Our second wake-up in Iceland

Dan and I lumbered out of bed in time to grab lunch and be on the 2 pm tender. We met our tour bus and headed out with 40 of our closest friends. We were in Isafjordur, a town of 2,700 in the west fjords, home to the annual European mud football championships. It is among the top ski destinations in Iceland and has illuminated slopes for night skiing. This small town, only 183 nautical miles from Akureyri, used to be the last watering hole for ships heading west to Greenland and North America and looks like it’s a town with a mission. There are very few decorative features to the buildings, things like breezeways, porches, balconies, porticos, and flower boxes. There are lots of windows though. Fishing put Isafjordur on the map way back when. Buildings and homes are made of corrugated metal, concrete, and wood. We could not see a single tree from the ship. We saw, a first for me, an avalanche wall designed to keep the town safe. Wash was hanging on lines to dry.

Our bus headed straight out of town and went through a six kilometer (multiply by .6 for miles) tunnel that was a godsend to the town once completed since it spared everyone the long trip up and over the rocky, treacherous mountain in winter and lessened isolation considerably year-round. Roads were not the norm in Iceland until after World War II when time and money were spent on creating some and improving others. We drove on roads built on lava fields and saw little but rolling hills and mountains covered in a soft, velvet colored green blanket of who-knows-what except to say it grows close to the grounds. It was beautiful in a stark, proud way. Reforestation is taking place all over the country, but we did not see much evidence of that here. We drove past villages of 200 to 900 people and wondered what life was like for them.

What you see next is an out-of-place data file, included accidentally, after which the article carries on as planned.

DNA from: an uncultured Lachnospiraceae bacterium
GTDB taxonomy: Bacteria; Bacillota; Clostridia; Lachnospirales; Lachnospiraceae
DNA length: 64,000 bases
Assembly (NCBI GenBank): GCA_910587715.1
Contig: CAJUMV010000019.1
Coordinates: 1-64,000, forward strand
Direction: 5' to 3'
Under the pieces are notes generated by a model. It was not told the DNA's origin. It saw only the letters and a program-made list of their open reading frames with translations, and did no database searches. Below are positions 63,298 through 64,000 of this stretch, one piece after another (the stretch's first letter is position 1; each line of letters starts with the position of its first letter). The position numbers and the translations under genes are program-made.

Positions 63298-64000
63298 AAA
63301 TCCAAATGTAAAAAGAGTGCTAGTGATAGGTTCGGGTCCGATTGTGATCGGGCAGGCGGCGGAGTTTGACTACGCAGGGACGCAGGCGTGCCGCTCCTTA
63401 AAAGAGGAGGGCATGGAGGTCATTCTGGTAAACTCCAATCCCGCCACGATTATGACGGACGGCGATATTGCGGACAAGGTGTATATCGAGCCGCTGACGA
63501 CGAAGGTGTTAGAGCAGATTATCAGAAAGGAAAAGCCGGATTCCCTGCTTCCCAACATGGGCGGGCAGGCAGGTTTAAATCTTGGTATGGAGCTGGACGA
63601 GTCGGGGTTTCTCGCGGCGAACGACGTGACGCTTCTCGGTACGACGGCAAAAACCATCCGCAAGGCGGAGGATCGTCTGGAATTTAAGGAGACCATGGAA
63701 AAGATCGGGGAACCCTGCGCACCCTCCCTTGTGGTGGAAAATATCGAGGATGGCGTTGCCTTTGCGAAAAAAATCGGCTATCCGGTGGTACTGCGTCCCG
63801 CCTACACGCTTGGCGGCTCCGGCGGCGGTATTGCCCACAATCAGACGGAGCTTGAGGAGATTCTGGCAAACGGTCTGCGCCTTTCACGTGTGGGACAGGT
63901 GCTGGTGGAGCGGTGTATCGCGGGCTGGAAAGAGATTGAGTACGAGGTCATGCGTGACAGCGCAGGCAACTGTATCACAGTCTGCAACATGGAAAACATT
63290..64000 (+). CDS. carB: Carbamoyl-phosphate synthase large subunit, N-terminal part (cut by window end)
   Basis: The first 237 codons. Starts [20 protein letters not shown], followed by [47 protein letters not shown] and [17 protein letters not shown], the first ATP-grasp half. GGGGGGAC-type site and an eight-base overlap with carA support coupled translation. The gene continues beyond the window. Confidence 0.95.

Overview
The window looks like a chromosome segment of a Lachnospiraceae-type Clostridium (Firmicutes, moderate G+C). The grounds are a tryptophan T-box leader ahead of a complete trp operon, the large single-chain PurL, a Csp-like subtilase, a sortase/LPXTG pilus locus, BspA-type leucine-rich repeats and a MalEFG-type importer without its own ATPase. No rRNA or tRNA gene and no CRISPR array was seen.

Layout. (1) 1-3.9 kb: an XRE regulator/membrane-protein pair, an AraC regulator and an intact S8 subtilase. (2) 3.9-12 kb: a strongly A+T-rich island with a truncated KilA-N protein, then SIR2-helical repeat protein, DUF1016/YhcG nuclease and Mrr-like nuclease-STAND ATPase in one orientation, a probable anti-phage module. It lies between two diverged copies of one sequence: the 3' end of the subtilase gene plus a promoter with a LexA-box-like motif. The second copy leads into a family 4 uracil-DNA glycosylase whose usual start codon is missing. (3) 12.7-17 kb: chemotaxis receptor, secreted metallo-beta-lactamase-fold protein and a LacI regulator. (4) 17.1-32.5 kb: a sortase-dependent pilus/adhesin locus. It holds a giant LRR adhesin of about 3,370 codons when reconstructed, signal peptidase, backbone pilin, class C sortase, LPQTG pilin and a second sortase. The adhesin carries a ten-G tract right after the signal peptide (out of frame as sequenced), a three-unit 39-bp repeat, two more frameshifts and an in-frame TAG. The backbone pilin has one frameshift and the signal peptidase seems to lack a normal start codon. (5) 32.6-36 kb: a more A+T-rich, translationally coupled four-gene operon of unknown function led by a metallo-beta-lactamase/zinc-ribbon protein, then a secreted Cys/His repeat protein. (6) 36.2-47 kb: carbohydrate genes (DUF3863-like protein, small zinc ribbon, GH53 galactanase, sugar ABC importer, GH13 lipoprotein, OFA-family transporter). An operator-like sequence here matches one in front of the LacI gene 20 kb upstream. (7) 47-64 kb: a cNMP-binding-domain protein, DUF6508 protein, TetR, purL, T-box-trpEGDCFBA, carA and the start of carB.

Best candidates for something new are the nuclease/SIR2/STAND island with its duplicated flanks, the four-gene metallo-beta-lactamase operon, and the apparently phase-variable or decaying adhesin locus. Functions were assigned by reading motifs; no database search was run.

Our first stop for the afternoon was at a fascinating restored fisherman’s cluster of huts. Think pebble floor, shoulder height walls of large rock that meet a pitched sod roof, a loft, wooden door, and tiny windows. The proprietor of this fascinating museum was a dead ringer for the old man in the sea. He was decked out in traditional fishing garb, gave us a translated explanation of life there, and then posed for pictures. A fun thing to note is that a Norwegian woman established fishing in this area of Bolungarvik in the year 900+/-. Girl power.

Our second stop was at a beautiful, small, corrugated metal, two story church built 100+ years ago on the spot that has seemed worthy of a house of worship since one was first built there in the 1200s. It was immaculately kept and very quaint. Two teenagers sang, with no accompaniment, three traditional songs in a two part harmony unique to this part of the world. They were dressed in traditional dress and sang beautifully.

Our drive back into town took us past old fish drying houses, quaint cemeteries facing the fjord, and beautiful countryside. Our last stop for the day was at the Maritime Museum. This was a stumper in that aside from a very nice video showing the life of a fisherman, there was an odd collection of things. Accordions pretty much outnumbered other items. We were offered a small sample of the local schnapps, dried fish, and a shark delicacy that I was careful to sample in the minutest amount possible for good, as it turned out, reason.

Dan and I were back on board in time to join our pals for dinner and the evening’s entertainment provided by Neil Lockwood, the guy who knocked us dead with his Elton John show a couple nights ago. He did not disappoint this time around.

Cold kitchen stats…

A staff of 11 works in the cold kitchen area of the galley. On average they:

  • Serve 1,600 pounds of assorted salads
  • Use 400 pounds of shrimp
  • Make 1,500 sandwiches
  • Use 13 gallons of mayo

One thought on “Our second wake-up in Iceland

  1. You two are the best travelers and are so good at finding out all you can about each destination! Thanks for sharing with us!


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